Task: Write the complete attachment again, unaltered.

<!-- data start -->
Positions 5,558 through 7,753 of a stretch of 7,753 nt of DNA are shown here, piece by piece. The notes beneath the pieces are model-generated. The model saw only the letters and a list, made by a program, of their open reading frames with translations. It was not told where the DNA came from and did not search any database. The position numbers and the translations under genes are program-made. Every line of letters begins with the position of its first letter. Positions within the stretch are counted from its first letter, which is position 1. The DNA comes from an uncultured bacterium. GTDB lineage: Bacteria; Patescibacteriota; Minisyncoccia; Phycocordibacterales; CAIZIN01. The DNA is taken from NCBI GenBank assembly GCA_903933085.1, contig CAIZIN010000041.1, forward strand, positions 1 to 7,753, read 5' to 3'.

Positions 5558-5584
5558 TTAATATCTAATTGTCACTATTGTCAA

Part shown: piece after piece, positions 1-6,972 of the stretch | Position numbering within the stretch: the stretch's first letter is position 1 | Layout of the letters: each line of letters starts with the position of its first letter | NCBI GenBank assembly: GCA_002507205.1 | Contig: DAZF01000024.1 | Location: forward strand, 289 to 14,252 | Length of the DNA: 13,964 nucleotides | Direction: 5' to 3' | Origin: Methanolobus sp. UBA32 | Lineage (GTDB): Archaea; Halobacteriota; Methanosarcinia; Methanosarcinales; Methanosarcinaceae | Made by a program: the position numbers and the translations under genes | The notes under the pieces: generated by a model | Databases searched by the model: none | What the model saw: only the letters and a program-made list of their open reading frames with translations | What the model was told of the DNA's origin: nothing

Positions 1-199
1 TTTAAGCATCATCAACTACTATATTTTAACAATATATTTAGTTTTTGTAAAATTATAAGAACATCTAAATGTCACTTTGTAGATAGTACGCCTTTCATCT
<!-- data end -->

Positions 5,558 through 7,753 of a stretch of 7,753 nt of DNA are shown here, piece by piece. The notes beneath the pieces are model-generated. The model saw only the letters and a list, made by a program, of their open reading frames with translations. It was not told where the DNA came from and did not search any database. The position numbers and the translations under genes are program-made. Every line of letters begins with the position of its first letter. Positions within the stretch are counted from its first letter, which is position 1. The DNA comes from an uncultured bacterium. GTDB lineage: Bacteria; Patescibacteriota; Minisyncoccia; Phycocordibacterales; CAIZIN01. The DNA is taken from NCBI GenBank assembly GCA_903933085.1, contig CAIZIN010000041.1, forward strand, positions 1 to 7,753, read 5' to 3'.

Positions 5558-5584
5558 TTAATATCTAATTGTCACTATTGTCAA

Part shown: piece after piece, positions 1-6,972 of the stretch | Position numbering within the stretch: the stretch's first letter is position 1 | Layout of the letters: each line of letters starts with the position of its first letter | NCBI GenBank assembly: GCA_002507205.1 | Contig: DAZF01000024.1 | Location: forward strand, 289 to 14,252 | Length of the DNA: 13,964 nucleotides | Direction: 5' to 3' | Origin: Methanolobus sp. UBA32 | Lineage (GTDB): Archaea; Halobacteriota; Methanosarcinia; Methanosarcinales; Methanosarcinaceae | Made by a program: the position numbers and the translations under genes | The notes under the pieces: generated by a model | Databases searched by the model: none | What the model saw: only the letters and a program-made list of their open reading frames with translations | What the model was told of the DNA's origin: nothing

Positions 1-199
1 TTTAAGCATCATCAACTACTATATTTTAACAATATATTTAGTTTTTGTAAAATTATAAGAACATCTAAATGTCACTTTGTAGATAGTACGCCTTTCATCT